Surgical Margins for Melanoma in Situ
Using Mohs surgery to delineate the true dimensions of a tumor, researchers identify a better standard for excision.
Excision of melanoma in situ remains more art than science. Those who use conventional excision are prepared for a high rate of local recurrence after standard 5-mm margins, and even after Mohs, some surgeons employ adjuvant therapies along the periphery (e.g., topical imiquimod) to further decrease the risk for recurrence. The 5-mm margin established by a 1992 consensus opinion is understood to be insufficient, but until now, little evidence has been available to set another specific benchmark.
These investigators reviewed 1120 Mohs surgeries performed in 1072 patients with melanoma in situ from 1982 to 2008 at a single center to estimate the appropriate clearance margin needed for conventional (non-Mohs) excision. In each case, the central melanoma in situ was debulked, and successive concentric 3- mm–wide saucers extending through subcutis were removed for frozen section inspection of the lateral and deep margins. To clear the melanomas, 6-mm margins were sufficient in 86% of cases, 9-mm margins cleared 98.9%, 1.2 cm cleared 99.4%, 1.5 cm cleared 99.6%, and 100% of lesions were cleared with 3-cm margins. The 9-mm margins were significantly superior to 6-mm margins (P<0.001). Gender, location, and lesion diameter did not affect these results. Overall, the 10-year recurrence rate was 0.8%. The authors conclude that 9-mm margins, rather than the traditional 5-mm margins, are appropriate for melanoma in situ excision.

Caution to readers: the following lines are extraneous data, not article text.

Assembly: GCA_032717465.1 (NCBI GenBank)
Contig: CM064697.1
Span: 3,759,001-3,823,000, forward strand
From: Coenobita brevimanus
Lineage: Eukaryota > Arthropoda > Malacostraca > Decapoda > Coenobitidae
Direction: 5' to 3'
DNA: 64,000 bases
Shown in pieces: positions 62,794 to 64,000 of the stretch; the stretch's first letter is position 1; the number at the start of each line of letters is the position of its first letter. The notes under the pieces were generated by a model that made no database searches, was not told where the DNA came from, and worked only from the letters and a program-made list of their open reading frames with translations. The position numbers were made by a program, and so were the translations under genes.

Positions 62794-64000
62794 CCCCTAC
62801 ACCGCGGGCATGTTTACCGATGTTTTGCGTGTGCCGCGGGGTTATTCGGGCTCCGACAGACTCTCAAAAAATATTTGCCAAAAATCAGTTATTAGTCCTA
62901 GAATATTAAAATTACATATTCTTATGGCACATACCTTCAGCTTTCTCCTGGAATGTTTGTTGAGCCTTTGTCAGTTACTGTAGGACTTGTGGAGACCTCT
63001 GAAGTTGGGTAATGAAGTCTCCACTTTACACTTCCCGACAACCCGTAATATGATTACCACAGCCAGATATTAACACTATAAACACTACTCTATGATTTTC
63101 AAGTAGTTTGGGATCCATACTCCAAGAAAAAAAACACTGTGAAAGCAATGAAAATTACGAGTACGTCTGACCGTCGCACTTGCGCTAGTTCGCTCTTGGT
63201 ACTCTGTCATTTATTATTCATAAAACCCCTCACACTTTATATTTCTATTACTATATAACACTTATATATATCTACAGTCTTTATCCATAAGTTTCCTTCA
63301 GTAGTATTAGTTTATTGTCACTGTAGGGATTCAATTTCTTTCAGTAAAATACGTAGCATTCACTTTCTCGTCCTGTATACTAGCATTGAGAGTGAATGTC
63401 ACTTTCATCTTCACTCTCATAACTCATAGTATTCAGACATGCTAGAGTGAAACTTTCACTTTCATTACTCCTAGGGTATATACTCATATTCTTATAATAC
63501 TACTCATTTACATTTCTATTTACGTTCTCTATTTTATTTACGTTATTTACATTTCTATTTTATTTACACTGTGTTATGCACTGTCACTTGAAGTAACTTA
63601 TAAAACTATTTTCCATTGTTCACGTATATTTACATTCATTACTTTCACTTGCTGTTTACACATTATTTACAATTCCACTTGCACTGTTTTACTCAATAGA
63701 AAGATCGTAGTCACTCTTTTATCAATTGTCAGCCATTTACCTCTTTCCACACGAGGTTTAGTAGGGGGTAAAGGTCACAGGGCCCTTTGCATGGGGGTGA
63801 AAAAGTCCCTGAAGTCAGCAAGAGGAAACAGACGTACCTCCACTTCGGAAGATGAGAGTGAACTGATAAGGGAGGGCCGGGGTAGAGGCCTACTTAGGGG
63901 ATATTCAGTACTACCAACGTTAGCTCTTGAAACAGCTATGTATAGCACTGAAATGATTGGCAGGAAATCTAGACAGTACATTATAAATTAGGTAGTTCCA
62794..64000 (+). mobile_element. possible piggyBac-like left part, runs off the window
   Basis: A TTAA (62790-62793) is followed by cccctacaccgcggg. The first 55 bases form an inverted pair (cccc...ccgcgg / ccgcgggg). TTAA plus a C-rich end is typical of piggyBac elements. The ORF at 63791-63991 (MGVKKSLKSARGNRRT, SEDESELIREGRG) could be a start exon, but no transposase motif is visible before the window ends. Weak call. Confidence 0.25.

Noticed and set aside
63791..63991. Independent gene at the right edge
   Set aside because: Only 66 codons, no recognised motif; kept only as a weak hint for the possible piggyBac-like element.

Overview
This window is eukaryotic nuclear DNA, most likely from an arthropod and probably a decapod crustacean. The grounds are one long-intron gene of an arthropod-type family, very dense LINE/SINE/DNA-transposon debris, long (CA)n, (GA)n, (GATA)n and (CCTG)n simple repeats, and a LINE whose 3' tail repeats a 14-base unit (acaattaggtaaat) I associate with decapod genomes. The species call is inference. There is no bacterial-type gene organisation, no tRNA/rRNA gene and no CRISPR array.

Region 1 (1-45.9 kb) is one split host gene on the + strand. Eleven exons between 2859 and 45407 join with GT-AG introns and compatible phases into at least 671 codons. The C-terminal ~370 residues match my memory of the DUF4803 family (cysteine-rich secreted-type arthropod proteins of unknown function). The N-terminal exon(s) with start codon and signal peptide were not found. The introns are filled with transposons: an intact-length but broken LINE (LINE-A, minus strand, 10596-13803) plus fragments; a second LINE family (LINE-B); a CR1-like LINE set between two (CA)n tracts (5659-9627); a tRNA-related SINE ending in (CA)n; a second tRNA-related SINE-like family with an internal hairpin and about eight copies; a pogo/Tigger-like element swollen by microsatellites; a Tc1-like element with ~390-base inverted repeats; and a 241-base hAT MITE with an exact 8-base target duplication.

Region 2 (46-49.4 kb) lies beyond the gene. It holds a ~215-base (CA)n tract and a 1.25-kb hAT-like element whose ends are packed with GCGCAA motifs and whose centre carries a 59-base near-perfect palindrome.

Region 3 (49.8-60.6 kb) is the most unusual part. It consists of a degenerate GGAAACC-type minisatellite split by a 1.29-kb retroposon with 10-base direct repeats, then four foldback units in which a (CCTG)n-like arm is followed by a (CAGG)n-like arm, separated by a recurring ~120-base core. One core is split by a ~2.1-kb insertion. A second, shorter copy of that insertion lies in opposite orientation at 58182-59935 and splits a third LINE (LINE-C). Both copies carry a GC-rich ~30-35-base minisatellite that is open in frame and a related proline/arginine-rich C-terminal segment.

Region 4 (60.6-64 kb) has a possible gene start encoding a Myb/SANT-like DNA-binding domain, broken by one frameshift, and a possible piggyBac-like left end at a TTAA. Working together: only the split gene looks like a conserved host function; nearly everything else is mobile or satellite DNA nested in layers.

Comment: This study is a major contribution to the establishment of standard margins for excision of melanoma in situ. The authors work from the reasonable conceit that Mohs surgery with repeated narrow margins can be used to estimate the true extent of a tumor. Operating from this logic, the researchers showed that 9-mm margins (i.e., 3 consecutive 3-mm "stages") were far superior to 6-mm margins (2 consecutive 3-mm stages). The difference in clearance was not only statistically significant but also very clinically significant: The slightly larger margin was associated with a recurrence rate less than one-tenth the rate with the smaller margin. This is a single-center study, and more confirmatory studies may be required to generalize the result and alter the standard of care. On the other hand, the conclusions are intriguing given the extraordinarily large cohort and the high quality of the Mohs practice that produced the data, as evidenced by the extremely low recurrence rate.
Published in Journal Watch Dermatology April 6, 2012
Kunishige JH et al. Surgical margins for melanoma in situ. J Am Acad Dermatol 2012 Mar; 66:438.
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